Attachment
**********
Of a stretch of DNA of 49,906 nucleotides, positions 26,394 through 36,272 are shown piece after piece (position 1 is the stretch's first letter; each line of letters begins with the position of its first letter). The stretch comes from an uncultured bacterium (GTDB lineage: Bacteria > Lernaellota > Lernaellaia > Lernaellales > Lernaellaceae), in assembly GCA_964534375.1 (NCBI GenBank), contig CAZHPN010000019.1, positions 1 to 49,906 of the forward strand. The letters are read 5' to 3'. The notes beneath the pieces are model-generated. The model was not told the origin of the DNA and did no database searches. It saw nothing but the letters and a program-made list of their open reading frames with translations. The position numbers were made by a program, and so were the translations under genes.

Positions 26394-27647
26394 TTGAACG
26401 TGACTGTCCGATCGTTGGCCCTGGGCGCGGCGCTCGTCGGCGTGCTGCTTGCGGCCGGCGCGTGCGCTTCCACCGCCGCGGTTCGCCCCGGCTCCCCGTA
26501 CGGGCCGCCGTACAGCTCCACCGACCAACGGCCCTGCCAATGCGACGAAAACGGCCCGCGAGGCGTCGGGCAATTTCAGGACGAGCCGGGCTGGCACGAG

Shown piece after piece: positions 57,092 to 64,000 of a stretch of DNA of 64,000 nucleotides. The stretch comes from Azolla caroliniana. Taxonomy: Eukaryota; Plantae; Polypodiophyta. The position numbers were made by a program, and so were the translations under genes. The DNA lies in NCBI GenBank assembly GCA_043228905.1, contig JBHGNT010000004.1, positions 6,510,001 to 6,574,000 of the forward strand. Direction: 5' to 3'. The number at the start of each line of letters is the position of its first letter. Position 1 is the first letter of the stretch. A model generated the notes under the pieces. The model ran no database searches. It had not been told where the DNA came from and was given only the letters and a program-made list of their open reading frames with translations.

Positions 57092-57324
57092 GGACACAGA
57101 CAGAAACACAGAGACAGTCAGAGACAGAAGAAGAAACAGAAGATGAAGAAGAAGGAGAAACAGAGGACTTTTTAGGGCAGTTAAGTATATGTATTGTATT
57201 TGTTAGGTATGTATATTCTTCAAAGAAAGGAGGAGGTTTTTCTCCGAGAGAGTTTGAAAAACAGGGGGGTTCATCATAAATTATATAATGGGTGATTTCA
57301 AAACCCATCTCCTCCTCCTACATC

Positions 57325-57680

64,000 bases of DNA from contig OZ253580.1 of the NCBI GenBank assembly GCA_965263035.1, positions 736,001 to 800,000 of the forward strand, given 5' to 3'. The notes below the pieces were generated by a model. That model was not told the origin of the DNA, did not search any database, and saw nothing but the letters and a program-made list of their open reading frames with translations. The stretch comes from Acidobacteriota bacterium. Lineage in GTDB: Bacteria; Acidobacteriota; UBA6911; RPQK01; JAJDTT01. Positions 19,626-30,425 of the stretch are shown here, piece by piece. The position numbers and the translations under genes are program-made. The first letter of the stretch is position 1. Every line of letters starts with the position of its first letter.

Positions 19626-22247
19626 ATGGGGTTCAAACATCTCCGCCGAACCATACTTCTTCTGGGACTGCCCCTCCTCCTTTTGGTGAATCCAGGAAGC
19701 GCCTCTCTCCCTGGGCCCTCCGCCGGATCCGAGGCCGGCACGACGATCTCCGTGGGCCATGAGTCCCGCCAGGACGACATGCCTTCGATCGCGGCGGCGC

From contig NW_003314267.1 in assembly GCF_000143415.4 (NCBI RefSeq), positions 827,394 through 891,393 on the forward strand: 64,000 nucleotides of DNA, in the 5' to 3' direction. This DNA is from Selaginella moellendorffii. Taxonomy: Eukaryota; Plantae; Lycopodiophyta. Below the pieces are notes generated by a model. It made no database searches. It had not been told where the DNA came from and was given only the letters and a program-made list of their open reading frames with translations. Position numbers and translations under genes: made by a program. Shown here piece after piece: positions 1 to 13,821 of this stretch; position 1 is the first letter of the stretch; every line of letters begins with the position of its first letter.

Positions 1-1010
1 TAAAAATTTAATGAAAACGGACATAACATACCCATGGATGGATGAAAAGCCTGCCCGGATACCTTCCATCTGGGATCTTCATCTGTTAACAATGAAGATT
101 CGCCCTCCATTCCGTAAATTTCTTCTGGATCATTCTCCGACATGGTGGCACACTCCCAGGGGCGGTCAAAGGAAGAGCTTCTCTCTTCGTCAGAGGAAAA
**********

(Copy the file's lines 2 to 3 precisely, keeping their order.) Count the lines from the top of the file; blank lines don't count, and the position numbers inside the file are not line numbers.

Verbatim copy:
Positions 26394-27647
26394 TTGAACG